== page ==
Where There’s Smoke 2017-01-28T09:39:13+00:00

 Where There's Smoke

No Smoking

Dr. Anissa Buckner, Dr. Parimal Chowdhury and Dr. Dana Gaddy study various aspects of nicotine’s relationship to illness.

It doesn’t take much to get Dr. Parimal “Perry” Chowdhury to talk about how nicotine and smoking affect the body.

“It’s still a huge global health problem,” said Chowdhury, a UAMS physiologist who has taken an active role in an international group of researchers focused on tobacco-induced diseases.

Through his research at UAMS, Chowdhury is closing in on how nicotine, a component of tobacco, not only damages the pancreas but also potentially leads to pancreatic cancer.

Nicotine and smoking continue to be linked to numerous chronic and deadly diseases, from cancer to heart disease. Despite that, the World Health Organization reports that global cigarette consumption is still climbing.

Nicotine is the stimulant that gives cigarettes and other tobacco products their kick. Speeding up the heart rate, it also switches on so-called “reward circuits” in the brain to trigger feelings of relaxation and pleasure within minutes.

Triggering Illness
In recent years, researchers at UAMS have focused on the mechanisms that nicotine triggers to cause disease.

“We all know smoking is bad for you, but many of the mechanisms leading to disease are not well understood,” said Dr. Anissa Buckner, a researcher in the Walker Eye Research Center of the UAMS Jones Eye Institute.

In 2006, Buckner suggested nicotine may serve as a co-factor to stimulate replication of a virus that can develop into eye-related diseases such as retinitis or age-related macular degeneration. While other research pointed to smoking as a factor in macular degeneration, a condition that is the leading cause of blindness in those 60 and older, Buckner wondered about nicotine in particular.

The researchers — funded in part by Arkansas’ settlement with the tobacco industry over medical costs for smoking-related illnesses — injected nicotine into cells infected with a specific virus that most people carry harmlessly. Buckner said nicotine can stimulate replication of the virus, which could in turn cause the dormant virus to become a productive infection leading to disease.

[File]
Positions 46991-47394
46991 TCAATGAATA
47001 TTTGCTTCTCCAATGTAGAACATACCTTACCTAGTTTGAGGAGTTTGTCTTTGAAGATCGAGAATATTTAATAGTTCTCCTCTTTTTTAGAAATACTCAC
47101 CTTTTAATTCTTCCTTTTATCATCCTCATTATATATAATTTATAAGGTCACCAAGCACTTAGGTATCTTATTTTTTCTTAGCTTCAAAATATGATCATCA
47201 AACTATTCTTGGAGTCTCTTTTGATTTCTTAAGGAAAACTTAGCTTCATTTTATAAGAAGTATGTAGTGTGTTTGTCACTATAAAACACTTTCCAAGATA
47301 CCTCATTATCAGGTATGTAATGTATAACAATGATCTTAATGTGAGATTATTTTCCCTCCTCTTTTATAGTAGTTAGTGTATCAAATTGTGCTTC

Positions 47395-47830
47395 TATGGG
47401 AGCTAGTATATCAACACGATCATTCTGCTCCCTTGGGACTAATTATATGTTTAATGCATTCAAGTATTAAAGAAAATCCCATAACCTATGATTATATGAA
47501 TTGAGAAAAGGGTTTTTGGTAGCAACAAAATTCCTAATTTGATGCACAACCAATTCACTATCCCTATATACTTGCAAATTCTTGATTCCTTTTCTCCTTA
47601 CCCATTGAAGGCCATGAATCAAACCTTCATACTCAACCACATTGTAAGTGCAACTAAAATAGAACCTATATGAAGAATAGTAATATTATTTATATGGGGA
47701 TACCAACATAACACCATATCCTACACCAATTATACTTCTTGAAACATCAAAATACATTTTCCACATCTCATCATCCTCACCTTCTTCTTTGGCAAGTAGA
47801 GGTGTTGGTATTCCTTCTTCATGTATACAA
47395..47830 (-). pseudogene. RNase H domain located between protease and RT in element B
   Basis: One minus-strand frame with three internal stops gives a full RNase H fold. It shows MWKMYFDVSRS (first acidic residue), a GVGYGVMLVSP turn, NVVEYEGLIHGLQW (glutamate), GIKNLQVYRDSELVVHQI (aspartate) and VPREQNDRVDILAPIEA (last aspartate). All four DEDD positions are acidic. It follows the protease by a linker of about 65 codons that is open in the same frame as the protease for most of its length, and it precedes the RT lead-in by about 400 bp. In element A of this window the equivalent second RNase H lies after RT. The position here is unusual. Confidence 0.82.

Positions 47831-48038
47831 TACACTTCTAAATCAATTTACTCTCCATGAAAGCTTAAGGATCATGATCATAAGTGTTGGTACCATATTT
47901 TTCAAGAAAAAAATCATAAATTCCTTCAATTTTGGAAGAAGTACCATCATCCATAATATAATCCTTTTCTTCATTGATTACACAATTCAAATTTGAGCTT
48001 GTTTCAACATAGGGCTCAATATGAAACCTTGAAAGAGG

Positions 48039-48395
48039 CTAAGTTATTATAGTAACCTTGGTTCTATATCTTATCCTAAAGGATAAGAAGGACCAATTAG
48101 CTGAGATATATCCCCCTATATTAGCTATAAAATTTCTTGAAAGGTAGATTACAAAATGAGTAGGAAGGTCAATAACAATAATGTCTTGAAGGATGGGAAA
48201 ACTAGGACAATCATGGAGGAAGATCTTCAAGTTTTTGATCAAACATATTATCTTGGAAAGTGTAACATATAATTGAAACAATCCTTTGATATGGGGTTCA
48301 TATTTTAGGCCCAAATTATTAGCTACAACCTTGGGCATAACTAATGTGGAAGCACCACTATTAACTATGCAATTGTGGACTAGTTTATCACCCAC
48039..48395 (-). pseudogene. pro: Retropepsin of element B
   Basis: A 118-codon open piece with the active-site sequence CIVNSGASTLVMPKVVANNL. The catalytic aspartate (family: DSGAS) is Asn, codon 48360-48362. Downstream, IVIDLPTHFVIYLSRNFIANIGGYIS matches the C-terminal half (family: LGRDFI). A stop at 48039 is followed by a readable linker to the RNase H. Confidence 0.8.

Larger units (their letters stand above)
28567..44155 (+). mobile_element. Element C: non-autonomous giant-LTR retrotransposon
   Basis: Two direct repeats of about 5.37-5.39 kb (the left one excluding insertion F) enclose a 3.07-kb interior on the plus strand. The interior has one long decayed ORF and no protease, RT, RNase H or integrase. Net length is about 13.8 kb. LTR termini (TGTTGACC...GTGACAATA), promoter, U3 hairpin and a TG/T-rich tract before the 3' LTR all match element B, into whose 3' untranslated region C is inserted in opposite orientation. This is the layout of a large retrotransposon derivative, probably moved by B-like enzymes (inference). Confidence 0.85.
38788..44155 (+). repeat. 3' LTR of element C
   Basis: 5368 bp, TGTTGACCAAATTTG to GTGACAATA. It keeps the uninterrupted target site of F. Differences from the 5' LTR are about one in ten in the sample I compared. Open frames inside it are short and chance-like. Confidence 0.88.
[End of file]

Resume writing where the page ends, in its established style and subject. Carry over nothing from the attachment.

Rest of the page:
Nicotine’s Effects

International Presence
Endocrinologist Dr. Dana Gaddy followed nicotine’s effects on the healing of broken bones. Smokers don’t heal as quickly from broken bones as nonsmokers, she said.

Her research team reinforced findings that nicotine slowed the body’s response to an injury. Normally new blood vessels form around a broken bone to start the repair process and eventually the growth of new bone.

“Smoking is a real inhibitor of bone healing, but if you stop smoking, the process will start working properly,” Gaddy said. “The presence of nicotine may be just one of the factors in cigarette smoke that delays the growth of new blood vessels and delays the healing process.”

Heavy smokers often have chronic pancreas problems too, Chowdhury said. Nicotine can scar the pancreas and interrupt its normal functioning. It can cause fluid to build up in the pancreas or accelerate activation of enzymes that can injure the organ.

Studies have shown smoking is the greatest risk factor for the development of cancer in the comma-shaped digestive organ. Researchers, including Chowdhury, are now moving to study cellular mechanisms that link nicotine and pancreatic cancer, a relatively rare but very deadly form of cancer.

The chemical itself is not cancerous, Chowdhury noted, but it can cause changes that ultimately result in cancer.

“Smoking tobacco products represents the most preventable cause of premature death in the world,” Chowdhury said. “As we better understand the mechanisms behind tobacco addiction and tobacco-induced disease, we can improve cessation programs to save lives.”